Scotland Mountain Rescue turns on Ofcom
Volunteers asked to put anger into words
Volunteer mountain-rescue staff in Scotland are being asked to write to the UK regulator Ofcom to complain about increased spectrum prices that could drive them out of the life-saving business.
The BBC reports that the Mountain Rescue Committee of Scotland has asked its members to write to the regulator in response to the current consultation on Maritime and Aeronautical radio use, which is open until the end of October, complaining that the "Administered Incentive Pricing" proposed will cost the charity thousands of pounds it doesn't have.
The situation is similar for the Royal National Lifeboat Institute: which currently pays a discount rate of £38K for a licence around 156Mhz, but could end up with a bill knocking quarter of a million quid, annually. Even if they retain their 50 per cent discount, that's another £100K the charity is going to have to find if lifeboats are going to be able to talk to each other and the shore.
The problem is one of ideology: Ofcom believes that to ensure licensees value, their spectrum properly they must pay a market price for it. If they don't value it, then they have no motivation to use it efficiently. The best way to establish a market price is by auction, but for some spectrum, that's not suitable. It would be harsh to expect the Ministry of Defence to get into a bidding war with a foreign telco, so in such cases Ofcom adopts a formula known as Administered Incentive Pricing to work out what the spectrum would be worth on the open market.
In the case of the MOD that has worked well - the forces have agreed to give up great swaths of spectrum they weren’t really using and will pay market rates for the rest of it, being as the money comes from - and goes to - the treasury it's just a matter of book-keeping.
But - incredible as it seems for a small island - our lifeboats are a charity paid for by public donations. The same thing applies to Mountain Rescue in parts of Scotland and many local rescue services, so these groups are going to have to stump up a lot more money if they want to keep spectrum for the dull business of saving lives rather than delivery of multimedia Web 3.0 experiences that the highest bidder is likely to want to provide.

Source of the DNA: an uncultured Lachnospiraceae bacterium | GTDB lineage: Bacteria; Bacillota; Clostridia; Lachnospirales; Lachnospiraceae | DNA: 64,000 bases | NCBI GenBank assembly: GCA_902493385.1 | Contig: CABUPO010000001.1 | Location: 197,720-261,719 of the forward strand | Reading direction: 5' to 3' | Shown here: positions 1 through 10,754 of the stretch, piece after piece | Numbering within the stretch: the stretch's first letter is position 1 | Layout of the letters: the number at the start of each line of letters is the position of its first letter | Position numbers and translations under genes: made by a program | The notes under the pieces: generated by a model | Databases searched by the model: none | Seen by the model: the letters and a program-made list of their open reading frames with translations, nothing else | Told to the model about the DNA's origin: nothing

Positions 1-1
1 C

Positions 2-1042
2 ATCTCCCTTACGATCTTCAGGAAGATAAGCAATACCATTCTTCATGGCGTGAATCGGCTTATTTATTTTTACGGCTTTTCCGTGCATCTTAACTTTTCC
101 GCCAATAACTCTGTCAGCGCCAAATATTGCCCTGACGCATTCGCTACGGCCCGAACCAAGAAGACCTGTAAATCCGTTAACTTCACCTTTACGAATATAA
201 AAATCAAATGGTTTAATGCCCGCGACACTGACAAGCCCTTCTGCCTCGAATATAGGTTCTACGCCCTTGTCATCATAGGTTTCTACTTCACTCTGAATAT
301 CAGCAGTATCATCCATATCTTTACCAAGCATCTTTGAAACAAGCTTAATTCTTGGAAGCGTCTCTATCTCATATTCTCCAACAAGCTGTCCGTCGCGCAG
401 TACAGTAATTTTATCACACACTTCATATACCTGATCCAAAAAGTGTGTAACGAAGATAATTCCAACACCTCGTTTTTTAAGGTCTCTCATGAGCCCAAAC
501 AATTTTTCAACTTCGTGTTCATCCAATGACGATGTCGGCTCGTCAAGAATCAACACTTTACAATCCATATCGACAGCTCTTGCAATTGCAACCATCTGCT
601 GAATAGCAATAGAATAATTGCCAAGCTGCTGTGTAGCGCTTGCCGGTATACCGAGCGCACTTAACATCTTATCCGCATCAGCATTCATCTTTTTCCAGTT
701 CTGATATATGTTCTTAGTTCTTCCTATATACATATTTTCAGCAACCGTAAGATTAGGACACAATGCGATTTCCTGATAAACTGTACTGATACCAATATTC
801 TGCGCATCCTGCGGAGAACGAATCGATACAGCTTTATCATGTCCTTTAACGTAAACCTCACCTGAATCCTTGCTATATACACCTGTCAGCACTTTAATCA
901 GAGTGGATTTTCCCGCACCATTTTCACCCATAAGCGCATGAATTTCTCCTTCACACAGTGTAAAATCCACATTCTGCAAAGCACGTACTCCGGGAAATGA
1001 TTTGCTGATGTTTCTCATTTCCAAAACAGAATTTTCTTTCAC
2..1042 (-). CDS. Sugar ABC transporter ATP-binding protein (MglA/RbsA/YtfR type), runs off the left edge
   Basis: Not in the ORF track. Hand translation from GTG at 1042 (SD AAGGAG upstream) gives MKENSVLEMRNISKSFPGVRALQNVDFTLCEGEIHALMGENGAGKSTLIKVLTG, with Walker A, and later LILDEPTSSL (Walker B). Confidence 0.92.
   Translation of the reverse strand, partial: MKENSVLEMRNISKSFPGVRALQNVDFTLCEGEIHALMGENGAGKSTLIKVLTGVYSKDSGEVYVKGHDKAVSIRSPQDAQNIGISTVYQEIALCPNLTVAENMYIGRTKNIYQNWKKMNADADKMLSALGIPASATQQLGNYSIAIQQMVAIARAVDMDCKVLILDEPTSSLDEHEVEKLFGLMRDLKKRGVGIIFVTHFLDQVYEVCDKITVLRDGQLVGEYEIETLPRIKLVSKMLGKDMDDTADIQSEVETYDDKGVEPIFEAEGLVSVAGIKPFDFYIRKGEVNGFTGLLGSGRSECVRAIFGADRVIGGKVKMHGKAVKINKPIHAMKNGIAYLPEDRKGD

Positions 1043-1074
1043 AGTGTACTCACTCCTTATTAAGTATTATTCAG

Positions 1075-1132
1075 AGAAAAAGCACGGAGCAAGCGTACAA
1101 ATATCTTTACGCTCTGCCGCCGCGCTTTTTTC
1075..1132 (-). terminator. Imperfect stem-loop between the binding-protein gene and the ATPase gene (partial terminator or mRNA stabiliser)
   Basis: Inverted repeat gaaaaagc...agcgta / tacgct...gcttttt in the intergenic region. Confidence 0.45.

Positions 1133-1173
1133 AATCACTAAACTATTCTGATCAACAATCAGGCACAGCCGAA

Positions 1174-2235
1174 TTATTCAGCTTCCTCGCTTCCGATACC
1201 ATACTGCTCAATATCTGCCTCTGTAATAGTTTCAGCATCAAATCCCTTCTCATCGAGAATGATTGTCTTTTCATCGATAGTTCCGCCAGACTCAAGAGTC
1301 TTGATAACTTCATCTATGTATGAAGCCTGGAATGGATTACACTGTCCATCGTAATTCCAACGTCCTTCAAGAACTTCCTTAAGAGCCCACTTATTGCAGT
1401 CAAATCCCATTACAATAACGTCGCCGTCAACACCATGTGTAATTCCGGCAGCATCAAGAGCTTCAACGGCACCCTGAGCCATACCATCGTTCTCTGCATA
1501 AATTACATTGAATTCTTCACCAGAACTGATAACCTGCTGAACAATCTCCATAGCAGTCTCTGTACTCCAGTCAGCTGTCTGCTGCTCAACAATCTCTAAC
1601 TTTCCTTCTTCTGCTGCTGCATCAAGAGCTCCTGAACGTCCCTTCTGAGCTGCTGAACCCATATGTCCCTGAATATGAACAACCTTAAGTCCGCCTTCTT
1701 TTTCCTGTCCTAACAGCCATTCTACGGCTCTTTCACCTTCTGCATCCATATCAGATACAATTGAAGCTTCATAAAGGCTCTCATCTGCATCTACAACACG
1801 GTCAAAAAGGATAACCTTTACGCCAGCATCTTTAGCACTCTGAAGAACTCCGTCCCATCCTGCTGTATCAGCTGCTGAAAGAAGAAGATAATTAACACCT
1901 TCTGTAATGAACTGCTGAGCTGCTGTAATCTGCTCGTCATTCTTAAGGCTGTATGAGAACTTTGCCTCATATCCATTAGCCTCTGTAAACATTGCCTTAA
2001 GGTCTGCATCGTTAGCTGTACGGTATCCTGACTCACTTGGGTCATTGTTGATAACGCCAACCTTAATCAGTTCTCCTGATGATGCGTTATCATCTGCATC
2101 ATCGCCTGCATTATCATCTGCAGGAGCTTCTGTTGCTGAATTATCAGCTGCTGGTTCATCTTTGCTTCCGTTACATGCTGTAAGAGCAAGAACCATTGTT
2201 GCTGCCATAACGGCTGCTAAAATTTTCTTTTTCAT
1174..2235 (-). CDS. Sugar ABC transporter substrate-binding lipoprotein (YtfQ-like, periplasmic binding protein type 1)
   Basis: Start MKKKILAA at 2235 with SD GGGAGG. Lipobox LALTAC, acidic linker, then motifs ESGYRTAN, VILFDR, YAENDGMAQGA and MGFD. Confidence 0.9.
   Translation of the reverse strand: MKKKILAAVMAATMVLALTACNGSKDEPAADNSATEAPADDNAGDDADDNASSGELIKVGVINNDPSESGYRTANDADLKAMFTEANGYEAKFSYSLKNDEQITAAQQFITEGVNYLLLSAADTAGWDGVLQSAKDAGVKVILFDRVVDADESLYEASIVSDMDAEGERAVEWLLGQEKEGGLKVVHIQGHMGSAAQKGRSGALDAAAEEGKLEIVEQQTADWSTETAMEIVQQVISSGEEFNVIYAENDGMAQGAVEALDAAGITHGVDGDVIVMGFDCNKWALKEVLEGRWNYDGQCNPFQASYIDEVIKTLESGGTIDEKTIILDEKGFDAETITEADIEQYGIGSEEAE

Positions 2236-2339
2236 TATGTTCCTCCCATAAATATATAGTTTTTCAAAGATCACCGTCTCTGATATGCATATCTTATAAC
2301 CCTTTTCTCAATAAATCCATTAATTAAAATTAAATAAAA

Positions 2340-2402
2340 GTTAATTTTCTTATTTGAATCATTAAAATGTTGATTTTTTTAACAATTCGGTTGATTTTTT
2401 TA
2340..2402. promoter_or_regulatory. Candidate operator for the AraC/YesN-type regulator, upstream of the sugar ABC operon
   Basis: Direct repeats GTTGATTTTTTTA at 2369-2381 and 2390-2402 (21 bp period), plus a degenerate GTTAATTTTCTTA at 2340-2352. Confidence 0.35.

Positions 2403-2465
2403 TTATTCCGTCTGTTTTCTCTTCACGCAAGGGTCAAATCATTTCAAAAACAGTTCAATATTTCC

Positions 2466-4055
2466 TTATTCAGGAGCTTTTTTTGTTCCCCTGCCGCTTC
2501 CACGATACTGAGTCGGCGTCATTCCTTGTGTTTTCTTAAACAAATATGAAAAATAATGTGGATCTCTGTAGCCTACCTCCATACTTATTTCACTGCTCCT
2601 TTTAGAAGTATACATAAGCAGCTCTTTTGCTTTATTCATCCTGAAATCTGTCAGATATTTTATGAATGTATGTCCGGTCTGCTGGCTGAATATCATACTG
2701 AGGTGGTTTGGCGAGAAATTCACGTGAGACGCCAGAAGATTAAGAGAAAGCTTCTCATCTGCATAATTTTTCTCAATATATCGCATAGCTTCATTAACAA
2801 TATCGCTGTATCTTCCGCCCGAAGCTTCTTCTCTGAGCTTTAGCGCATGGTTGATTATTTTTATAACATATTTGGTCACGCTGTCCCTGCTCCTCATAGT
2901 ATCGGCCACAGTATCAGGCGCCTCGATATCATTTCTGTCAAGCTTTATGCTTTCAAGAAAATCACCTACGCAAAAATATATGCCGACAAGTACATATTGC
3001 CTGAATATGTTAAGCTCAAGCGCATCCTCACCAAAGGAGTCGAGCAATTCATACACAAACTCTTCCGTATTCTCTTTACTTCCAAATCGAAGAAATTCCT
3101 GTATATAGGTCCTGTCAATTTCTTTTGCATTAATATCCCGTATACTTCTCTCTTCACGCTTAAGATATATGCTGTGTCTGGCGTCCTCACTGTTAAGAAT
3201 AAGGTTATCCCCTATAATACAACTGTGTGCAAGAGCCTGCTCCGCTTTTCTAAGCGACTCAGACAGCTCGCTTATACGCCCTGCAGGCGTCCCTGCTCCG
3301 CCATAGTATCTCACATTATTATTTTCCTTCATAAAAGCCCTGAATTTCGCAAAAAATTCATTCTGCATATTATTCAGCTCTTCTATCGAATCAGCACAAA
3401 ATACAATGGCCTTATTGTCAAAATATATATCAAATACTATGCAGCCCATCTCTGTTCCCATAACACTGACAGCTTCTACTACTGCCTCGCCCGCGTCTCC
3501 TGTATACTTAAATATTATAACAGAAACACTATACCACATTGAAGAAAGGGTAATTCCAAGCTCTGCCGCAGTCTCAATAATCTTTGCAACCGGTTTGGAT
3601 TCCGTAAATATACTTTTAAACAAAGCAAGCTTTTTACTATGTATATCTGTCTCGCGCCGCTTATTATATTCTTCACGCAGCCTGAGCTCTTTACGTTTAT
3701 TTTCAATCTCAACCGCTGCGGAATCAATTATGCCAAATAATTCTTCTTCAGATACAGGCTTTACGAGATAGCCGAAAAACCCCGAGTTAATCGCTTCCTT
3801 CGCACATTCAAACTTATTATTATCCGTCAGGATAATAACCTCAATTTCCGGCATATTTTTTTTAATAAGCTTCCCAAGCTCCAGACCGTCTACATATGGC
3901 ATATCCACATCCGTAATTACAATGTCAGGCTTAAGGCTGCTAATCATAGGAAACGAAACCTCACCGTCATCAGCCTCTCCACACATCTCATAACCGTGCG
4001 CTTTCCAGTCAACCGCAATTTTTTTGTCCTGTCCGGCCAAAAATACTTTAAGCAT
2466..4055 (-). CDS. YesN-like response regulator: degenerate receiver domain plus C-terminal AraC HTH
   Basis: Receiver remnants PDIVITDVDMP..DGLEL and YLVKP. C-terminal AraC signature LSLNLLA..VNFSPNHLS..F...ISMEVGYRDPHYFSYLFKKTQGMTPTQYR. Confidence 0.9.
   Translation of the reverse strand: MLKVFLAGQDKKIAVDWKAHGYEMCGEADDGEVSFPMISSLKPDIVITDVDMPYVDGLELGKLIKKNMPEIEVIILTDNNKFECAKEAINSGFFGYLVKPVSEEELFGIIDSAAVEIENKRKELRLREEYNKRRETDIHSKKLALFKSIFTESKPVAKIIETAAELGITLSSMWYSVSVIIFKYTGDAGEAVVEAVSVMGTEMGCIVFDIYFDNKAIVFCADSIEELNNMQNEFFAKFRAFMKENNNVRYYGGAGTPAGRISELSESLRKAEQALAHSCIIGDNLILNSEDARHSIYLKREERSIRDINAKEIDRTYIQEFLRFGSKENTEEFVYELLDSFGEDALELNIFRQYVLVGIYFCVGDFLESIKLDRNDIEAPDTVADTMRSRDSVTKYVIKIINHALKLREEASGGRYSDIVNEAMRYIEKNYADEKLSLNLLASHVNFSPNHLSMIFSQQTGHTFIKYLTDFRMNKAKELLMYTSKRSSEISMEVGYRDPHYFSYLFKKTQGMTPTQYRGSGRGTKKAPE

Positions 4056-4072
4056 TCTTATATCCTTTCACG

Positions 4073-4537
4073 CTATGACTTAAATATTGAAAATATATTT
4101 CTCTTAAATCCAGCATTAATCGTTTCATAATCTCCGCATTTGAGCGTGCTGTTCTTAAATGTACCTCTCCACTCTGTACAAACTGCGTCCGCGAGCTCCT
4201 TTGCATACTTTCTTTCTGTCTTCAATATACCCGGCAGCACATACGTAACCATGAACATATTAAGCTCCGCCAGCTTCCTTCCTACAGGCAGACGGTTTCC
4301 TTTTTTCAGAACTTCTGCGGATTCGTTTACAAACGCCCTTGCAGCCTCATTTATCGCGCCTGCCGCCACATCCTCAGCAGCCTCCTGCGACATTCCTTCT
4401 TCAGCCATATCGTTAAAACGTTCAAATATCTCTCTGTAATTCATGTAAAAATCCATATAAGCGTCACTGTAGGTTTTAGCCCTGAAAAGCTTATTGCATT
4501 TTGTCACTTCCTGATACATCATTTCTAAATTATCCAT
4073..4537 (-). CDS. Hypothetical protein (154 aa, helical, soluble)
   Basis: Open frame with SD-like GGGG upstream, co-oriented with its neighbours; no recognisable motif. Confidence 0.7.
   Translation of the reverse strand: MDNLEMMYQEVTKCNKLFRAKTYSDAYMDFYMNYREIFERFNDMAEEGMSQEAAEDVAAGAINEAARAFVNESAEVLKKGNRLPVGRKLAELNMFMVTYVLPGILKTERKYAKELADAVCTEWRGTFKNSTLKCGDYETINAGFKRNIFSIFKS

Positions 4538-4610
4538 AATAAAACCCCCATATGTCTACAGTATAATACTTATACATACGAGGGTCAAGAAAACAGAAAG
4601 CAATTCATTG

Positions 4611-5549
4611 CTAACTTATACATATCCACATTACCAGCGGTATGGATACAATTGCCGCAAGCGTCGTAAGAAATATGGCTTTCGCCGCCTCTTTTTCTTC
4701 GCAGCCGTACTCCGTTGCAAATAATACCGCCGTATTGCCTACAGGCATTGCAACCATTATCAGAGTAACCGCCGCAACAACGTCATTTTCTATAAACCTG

Any attempt to give the spectrum away for free, such as exempting life-saving services, would undermine the premise that cost makes for efficient use of resources - in case anyone's forgotten, optimal use of the electro-magnetic spectrum is the primary remit of the regulator. So the stand-off has no obvious resolution, until Scotland's mountain rescue decides to issue bagpipes instead of radios - or Ofcom changes its basic philosophy. ®
OFCOM listening, or knee-jerk reactions?
Having read this in outrage and gone straight to the OFCOM website to find out what on earth they could be thinking, I found an updated document has been posted that puts a different slant on things.
Among other comments, they state that the MCA licences cover search and rescue spectra, and as such mountain rescue teams do not have to pay for their licences, and that with new multi-transmitter discounts the RNLI may end up paying less than £20000, rather than the £38000 they currently pay.
So what do we think - the power of El Reg to the rescue again, or OFCOM concerns misunderstood and badly represented?
A reply from Ofcom
I asked OFCOM about this and..Here's a shock! They actually replied!!!!
Thank you Mr XXXX for your email to Graham Howell of OFCOM Senior Management Group.
I would like to assure you that we will consider all representations very carefully before taking any decisions on the level of fees, if any, to apply to the RNLI's use of radio spectrum. We have asked interested parties to respond to the current consultation by 30 October. After considering responses we expect to make a more formal proposal later this year which will give people a further opportunity to comment before any decisions are taken. Thank you once again for your helpful contribution."
I have attached a hyperlink to navigate you towards our webpage that discusses the above mentioned process. Here you can respond with the online consultation form (under the heading “How to respond”).
:: Ofcom Licensing Centre
Central Operations - Head of Ofcom Licensing Centre
Sorry just an outsider
But are they trying to make people in the UK revolt. I mean this is a load of shit. Would charge they police an insane amount ?? I don't know how it is in the UK but here in America there are set aside for emergency service frequencies .
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